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1971 genocide: How Yahya’s demonetization robbed Hindus of millions

Sumit Roy

On 8th June 1971, the Pakistan government promulgated Martial Law Regulation No. 81 that demonetized two categories of currency notes: (a) all currency notes stamped with “Joy Bangla”, “Bangla Desh”, “Dhaka” or any term that hinted at secession or independence of East Pakistan & (b) all currency notes of denominations 100 and 500, irrespective of whether they were stamped with anything or not.[1] The demonetization was put into place with immediate effect.

The pro-liberation East Pakistan rebels or Muktijoddhas as they came to be known, had apparently looted several banks around March-April in a bid to finance their armed struggle. According to reports, they had used the money to buy arms and ammunition across the border in India.[2] At the same time they had also stamped the bank notes with “Joy Bangla” or “Bangla Desh”, not only as a proclamation of Bangladesh’s sovereignty from Pakistan but also to spread the message of ‘liberation’ quickly among the masses.[3] The Pakistani establishment rationalized the demonetization order as a means of strangulating the rebels’ finances as well as halting the inflation.

A few days before the demonetization order, President Yahya Khan had claimed that 100 million Pakistani rupees had been looted by the rebels.[4] According to a report in the New York Times, the Muktijoddhas had looted 10% of the money in circulation.[5] The Times of London reported that the rebel guerillas took approximately 30 million British pounds worth of looted Pakistani currency across the border and converted them to British pound sterling in the forex black market.[6] It was believed that speculators were holding huge quantities of Pakistani rupees in Afghanisthan, Hong Kong and India.[7]

Five hundred rupee banknote issued by the State Bank of Pakistan.

Along with the demonetization order, the government also announced to the public that any one holding the demonetized currency notes must return them to any state owned bank within three days.[8] As people rushed to the banks with 100 and 500 rupee notes, they were handed receipts instead of new bank notes.[9] Rumours were abuzz that if serial numbers of the deposited bank notes matched with those looted by the rebels, the depositor would be arrested on charges of sedition.[10] For the Hindus, the fear was real and for obvious reasons it was next to impossible for any Hindu in possession of such notes to report them to the banks.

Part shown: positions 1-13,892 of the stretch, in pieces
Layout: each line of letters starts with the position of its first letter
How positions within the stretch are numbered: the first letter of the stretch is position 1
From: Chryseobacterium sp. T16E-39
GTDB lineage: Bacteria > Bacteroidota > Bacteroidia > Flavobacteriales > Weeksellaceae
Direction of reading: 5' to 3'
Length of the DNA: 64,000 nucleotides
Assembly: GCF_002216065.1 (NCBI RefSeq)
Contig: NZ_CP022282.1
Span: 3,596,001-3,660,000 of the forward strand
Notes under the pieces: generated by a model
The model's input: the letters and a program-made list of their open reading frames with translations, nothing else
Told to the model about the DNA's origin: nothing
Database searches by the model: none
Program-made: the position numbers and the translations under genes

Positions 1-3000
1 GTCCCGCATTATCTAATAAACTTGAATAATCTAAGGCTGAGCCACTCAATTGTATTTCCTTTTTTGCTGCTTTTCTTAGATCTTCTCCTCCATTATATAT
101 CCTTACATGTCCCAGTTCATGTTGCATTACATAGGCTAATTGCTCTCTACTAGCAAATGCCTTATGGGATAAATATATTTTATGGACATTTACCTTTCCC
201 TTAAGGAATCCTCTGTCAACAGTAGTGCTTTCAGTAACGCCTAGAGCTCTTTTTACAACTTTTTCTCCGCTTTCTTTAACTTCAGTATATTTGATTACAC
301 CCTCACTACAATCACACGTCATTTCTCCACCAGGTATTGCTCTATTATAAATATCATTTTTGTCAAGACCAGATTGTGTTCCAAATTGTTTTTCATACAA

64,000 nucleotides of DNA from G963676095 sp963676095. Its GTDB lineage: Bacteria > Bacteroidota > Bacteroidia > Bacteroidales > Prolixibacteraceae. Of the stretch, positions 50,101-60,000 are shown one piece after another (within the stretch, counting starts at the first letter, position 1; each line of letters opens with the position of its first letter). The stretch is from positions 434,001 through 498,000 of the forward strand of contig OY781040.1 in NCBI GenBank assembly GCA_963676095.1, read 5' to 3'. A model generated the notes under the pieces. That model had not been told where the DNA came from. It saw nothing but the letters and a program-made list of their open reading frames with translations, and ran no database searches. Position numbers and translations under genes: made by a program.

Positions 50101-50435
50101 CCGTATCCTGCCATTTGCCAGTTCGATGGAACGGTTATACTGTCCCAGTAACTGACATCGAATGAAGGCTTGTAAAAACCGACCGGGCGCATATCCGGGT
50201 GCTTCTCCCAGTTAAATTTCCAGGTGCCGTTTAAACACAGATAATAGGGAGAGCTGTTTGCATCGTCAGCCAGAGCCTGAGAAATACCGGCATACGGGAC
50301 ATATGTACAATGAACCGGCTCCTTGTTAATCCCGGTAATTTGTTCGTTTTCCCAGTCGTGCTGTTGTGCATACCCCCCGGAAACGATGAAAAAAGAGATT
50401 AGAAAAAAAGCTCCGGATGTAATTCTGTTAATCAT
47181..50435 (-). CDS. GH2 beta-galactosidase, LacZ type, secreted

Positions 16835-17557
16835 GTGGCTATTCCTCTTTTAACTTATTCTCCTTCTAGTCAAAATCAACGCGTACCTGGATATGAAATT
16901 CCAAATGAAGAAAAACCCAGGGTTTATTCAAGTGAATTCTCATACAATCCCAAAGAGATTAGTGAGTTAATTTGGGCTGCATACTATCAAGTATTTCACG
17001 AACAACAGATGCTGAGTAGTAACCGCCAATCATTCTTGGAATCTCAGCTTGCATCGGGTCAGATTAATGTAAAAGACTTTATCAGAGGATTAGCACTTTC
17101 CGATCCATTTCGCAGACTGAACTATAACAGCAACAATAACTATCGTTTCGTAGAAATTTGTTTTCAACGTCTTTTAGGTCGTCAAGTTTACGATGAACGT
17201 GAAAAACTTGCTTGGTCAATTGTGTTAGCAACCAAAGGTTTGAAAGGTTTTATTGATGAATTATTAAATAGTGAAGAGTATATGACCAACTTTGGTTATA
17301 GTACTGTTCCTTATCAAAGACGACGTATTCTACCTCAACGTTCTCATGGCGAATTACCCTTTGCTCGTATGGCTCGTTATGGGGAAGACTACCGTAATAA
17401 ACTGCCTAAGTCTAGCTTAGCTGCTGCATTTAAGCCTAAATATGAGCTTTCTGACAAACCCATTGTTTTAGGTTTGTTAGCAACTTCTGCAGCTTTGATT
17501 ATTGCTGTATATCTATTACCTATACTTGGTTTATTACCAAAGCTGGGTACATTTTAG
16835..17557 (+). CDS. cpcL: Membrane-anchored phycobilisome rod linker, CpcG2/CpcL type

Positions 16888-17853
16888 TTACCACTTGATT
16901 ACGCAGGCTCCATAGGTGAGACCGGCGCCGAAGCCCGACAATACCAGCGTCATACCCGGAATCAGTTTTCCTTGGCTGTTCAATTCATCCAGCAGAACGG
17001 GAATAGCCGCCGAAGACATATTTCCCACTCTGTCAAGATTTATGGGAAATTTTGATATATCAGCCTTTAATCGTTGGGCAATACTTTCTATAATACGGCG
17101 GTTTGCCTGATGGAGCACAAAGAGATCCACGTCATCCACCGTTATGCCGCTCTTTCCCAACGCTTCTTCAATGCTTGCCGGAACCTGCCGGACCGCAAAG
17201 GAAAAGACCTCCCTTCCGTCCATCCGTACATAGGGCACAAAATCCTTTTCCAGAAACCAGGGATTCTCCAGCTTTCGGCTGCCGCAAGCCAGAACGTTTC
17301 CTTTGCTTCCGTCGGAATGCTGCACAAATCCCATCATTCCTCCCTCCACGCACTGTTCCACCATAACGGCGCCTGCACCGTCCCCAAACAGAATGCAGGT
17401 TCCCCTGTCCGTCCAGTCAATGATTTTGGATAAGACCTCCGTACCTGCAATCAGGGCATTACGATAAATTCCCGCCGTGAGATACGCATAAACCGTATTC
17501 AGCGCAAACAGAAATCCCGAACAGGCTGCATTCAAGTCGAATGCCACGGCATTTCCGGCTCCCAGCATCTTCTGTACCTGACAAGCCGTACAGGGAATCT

What was it like for a Hindu in East Pakistan in the second week of June, 1971? The Operation Searchlight had concluded a couple of weeks back on 25th May 1971, with the Pakistan Armed Forces taking control of the entire province, establishing themselves firmly in all the district and sub-divisional headquarters. In the process, they had liquidated hundreds of thousands of unarmed Hindus, whom they believed to be anti-state elements on the account of their purported association with India. By the end of May around 4 million refugees, overwhelmingly Hindus, had taken shelter in India.[11] Now, the Pakistan Armed Forces resorted to ‘search-and-destroy’ missions where Hindu villages and neighbourhoods were destroyed as a punitive measure against the ‘collective responsibility’ they owed for reportedly sheltering pro-liberation rebels.[12] Hindu bank accounts were frozen.[13] Cash rewards were announced for sharing the whereabouts of the Hindus.[14] Hindu houses and businesses were marked with ‘H’ in yellow.[15]

In the face of such awesome persecution, reporting one’s identity in a state owned institution, that too in possession of bank notes that imply sedition, was next to suicide. Naturally, none of the surviving Hindus in East Pakistan showed up. Those who had fled to India, didn’t risk going back either. However, they were relieved when the Bangladesh Betar, the clandestine radio station operated by the Provisional Government of Bangladesh, repeatedly announced that the independent Bangladesh government would reinstate the demonetized currency notes.[16]

Five hundred rupee banknote issued by the State Bank of Pakistan.

The State Bank of Pakistan had issued new bank notes a few weeks after the demonetization order and they soon went into circulation.[17] After the fall of the Pakistani regime in Dhaka on 16th December 1971, the new bank notes still continued to be used as the medium of transaction. The central regulatory bank of Bangladesh, the Bangladesh Bank was not born yet. Almost a year later, a presidential order namely The Bangladesh Bank Order, 1972, passed on 31st October 1972, led to its formation.[18] The Clause (24) of the order sanctioned the use of all the newly issued currency notes of Pakistan as legal tenders in Bangladesh till further notice and the Clause (25), explicitly forbade the use of 100 and 500 rupee notes of Pakistan that were issue before 8th June 1971, in effect upholding Yahya’s demonetization order.[19]